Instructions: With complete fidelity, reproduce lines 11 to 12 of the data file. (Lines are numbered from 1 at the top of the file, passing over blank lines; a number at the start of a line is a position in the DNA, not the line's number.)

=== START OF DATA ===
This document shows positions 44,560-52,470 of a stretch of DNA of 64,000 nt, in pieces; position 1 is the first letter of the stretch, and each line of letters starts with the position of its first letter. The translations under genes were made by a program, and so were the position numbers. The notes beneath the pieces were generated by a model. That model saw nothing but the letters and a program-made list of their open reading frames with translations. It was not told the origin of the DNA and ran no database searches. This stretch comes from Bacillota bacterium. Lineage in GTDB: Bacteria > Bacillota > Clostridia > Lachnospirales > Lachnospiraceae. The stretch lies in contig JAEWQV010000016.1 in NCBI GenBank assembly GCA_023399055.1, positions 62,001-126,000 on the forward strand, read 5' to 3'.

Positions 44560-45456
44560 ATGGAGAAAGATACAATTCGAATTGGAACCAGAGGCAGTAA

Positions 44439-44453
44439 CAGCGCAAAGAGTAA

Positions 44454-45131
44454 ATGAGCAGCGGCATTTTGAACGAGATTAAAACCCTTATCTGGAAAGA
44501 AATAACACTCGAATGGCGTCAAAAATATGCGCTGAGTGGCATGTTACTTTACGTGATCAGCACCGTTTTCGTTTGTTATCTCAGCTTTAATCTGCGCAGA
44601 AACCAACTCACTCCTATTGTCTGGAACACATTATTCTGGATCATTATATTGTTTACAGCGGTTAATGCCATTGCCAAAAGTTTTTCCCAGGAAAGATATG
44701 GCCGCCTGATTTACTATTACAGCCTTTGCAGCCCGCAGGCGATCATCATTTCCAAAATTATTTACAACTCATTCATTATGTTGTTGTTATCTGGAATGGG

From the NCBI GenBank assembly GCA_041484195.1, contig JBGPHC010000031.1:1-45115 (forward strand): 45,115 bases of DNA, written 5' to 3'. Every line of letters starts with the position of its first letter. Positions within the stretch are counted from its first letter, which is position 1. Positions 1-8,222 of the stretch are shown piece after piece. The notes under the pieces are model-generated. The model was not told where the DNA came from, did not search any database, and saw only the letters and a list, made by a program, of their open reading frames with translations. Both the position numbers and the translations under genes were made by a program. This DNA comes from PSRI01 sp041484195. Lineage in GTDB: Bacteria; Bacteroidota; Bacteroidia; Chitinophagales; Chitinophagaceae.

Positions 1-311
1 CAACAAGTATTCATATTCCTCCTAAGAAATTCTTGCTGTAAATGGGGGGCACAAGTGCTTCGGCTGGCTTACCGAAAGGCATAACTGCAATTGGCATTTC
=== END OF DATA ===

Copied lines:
From the NCBI GenBank assembly GCA_041484195.1, contig JBGPHC010000031.1:1-45115 (forward strand): 45,115 bases of DNA, written 5' to 3'. Every line of letters starts with the position of its first letter. Positions within the stretch are counted from its first letter, which is position 1. Positions 1-8,222 of the stretch are shown piece after piece. The notes under the pieces are model-generated. The model was not told where the DNA came from, did not search any database, and saw only the letters and a list, made by a program, of their open reading frames with translations. Both the position numbers and the translations under genes were made by a program. This DNA comes from PSRI01 sp041484195. Lineage in GTDB: Bacteria; Bacteroidota; Bacteroidia; Chitinophagales; Chitinophagaceae.

Positions 1-311